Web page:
Wednesday, April 18, 2007

sadness, anger, and responsibility

As I have done nearly incessantly since Monday, I've been watching news coverage of the tragedy at Virginia Tech. I just saw a replay of President Bush's speech at one of the memorial services. I watched many of the other speakers and was moved to tears and prayer for the community. But hearing Bush speak just pissed me off.

I have little doubt that his feelings of grief are genuine. I'm sure his heart is, as he says, full of sadness. But it seems somewhat hypocritical, not only for him, but for all of us, to get terribly upset about this terribly upsetting event, yet not to get upset about other world events which result in greater tragedies (if tragedies can be measured in numbers of lives lost). If anything, perhaps we should be feeling worse about, say, Iraq, because we theoretically could have prevented it. We, the people, the media, the Congress, didn't question. I realize that hindsight is 20/20, but even after it began and the lies came out, we've done nothing to stop it and little to even protest it. I suspect this is because we have no draft and the people most biographically available to protest (i.e., college students) face fairly little risk that their personal lives will be affected.

So, today, four bomb attacks in Baghdad killed 183 people. Where are the prayers and the vigils and the memorials (and perhaps the protests) on their behalf? I realize that, psychologically, the deaths of innocents across the world and during a war is less emotionally charged than the senseless death of innocents with whom we identify. It makes sense. Psychological explanations also get at why shooting deaths are bigger stories than airplane crash deaths. Some deaths are more "tragic" than others in the public imagination.

I understand these processes and that's why I'm not as angry with the public generally as I might be. I am part of that public. I see news coverage of the deaths of Iraqis and American soldiers every day, and while I feel sad and angry, rarely do I break down and cry as I have done numerous times over the past few days.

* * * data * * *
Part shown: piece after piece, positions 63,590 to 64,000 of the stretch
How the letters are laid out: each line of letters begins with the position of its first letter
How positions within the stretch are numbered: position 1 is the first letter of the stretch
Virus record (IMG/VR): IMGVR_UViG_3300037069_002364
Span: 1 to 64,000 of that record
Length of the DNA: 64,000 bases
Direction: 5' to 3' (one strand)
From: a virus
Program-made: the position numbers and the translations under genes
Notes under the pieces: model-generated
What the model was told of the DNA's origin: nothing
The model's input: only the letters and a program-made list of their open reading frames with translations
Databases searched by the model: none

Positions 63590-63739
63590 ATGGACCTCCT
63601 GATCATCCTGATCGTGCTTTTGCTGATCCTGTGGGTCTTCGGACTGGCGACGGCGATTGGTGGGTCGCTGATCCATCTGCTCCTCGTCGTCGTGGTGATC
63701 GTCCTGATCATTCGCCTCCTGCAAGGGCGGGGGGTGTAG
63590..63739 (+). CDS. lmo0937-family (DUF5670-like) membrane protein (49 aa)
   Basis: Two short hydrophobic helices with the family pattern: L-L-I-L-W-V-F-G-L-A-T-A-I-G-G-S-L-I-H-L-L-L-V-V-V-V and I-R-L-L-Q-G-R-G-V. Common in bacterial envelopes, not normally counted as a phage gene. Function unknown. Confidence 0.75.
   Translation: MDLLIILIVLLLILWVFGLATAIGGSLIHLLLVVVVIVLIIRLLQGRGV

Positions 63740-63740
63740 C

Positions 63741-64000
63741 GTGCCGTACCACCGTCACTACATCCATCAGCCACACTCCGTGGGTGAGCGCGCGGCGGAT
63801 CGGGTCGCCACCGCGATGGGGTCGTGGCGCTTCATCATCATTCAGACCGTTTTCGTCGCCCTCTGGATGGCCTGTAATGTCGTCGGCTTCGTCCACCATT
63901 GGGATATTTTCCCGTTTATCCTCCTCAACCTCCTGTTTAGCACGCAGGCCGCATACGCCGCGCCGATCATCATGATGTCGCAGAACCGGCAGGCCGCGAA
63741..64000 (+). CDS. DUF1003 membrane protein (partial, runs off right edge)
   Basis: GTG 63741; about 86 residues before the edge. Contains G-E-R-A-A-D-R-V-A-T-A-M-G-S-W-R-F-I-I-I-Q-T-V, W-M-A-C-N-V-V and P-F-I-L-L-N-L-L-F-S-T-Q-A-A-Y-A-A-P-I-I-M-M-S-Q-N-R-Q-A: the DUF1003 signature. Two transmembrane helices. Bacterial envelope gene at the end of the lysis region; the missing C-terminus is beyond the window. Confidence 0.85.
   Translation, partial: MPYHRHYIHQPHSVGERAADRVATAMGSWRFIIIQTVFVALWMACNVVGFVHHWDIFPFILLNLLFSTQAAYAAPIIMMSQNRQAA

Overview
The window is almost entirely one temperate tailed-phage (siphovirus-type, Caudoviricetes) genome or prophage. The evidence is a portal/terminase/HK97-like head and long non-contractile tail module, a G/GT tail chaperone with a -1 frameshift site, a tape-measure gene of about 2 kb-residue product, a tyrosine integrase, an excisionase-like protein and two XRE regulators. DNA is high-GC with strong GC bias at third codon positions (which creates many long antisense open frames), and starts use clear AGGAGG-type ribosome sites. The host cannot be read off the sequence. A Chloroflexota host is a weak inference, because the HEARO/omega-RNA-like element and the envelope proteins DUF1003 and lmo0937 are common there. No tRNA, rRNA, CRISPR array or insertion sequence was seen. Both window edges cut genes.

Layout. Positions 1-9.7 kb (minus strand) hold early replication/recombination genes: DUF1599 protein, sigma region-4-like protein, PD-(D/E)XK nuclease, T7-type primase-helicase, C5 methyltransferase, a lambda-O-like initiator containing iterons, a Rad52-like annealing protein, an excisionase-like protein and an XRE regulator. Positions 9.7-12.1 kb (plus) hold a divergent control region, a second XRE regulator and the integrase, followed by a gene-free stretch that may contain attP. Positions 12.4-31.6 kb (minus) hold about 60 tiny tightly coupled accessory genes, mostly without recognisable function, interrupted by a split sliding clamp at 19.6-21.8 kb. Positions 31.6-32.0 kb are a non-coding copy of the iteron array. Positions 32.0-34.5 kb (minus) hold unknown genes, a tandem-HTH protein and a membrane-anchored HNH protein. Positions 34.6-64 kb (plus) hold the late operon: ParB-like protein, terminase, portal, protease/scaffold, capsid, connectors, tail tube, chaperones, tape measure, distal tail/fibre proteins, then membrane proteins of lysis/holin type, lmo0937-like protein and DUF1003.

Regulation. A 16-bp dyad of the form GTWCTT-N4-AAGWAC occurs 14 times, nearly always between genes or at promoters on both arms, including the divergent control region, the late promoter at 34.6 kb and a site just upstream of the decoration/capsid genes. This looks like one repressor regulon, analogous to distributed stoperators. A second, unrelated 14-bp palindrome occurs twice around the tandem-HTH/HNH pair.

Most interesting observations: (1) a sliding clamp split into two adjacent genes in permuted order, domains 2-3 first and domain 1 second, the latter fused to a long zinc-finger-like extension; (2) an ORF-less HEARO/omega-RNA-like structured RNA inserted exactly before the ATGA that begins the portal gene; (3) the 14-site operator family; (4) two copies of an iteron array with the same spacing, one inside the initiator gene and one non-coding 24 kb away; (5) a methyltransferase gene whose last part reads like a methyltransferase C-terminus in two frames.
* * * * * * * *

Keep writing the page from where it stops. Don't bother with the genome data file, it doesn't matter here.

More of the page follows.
But I am angry when I see Bush up there. Because he (and others in power), much more so than we, the people, had a direct hand in Iraq. Why does he not go on national television every day and ask us to pray for those killed in this war? A loss life equivalent to several VA Techs occurs every day in Iraq.

Edit, 9:31pm: So, I just got a call from someone who thought I was perhaps underplaying the tragedy at VT in order to make war analogies. His point was that though Iraq and VT are both tragedies in their loss of life, there is a fundamental difference when it comes to the motives and that perhaps that can explain our different expressions of grief for the two events. Even though Bush et. al may have lied to us about Iraq, it wasn't done of out bloodlust, it was done out of greed for power, influence, or money. And, thus, this reaction to the senseless killing is understandably greater because we're looking in the face of pure evil rather than looking in the face of greed and gross incompetence.

I think that that is definitely part of what's going on... the motives matter. Very few people think GWB rejoices in the deaths of Americans or Iraqis. But my point is that motives don't dim the tragedy. And my narrower point, the spur for this post though I certainly got off track in it, is that it's particularly hypocritical for GWB to be up there. He has not gone to a single military funeral. He has not allowed pictures of returning caskets. He is carefully keeping the American people from getting a picture of the true tragedy of war, regardless of how we got in there.

If we're going to say that we as a culture value life, there are some hard facts we need to face up to. We should absolutely be mourning this tragedy in Virginia. We should be thinking about how it could be prevented in the future and what that might mean for public policy. We should be praying and sending good thoughts. But we should also be thinking about Iraq. And Darfur. And human trafficking. We should not only be praying we should be acting. We should be writing, to others and to officials, we should be in the streets. We should be thinking about moral obligations, public responsibility, and private actions. Sadness and anger are generally not very useful unless they come with mobilization and a determination to change. That's our responsibility.

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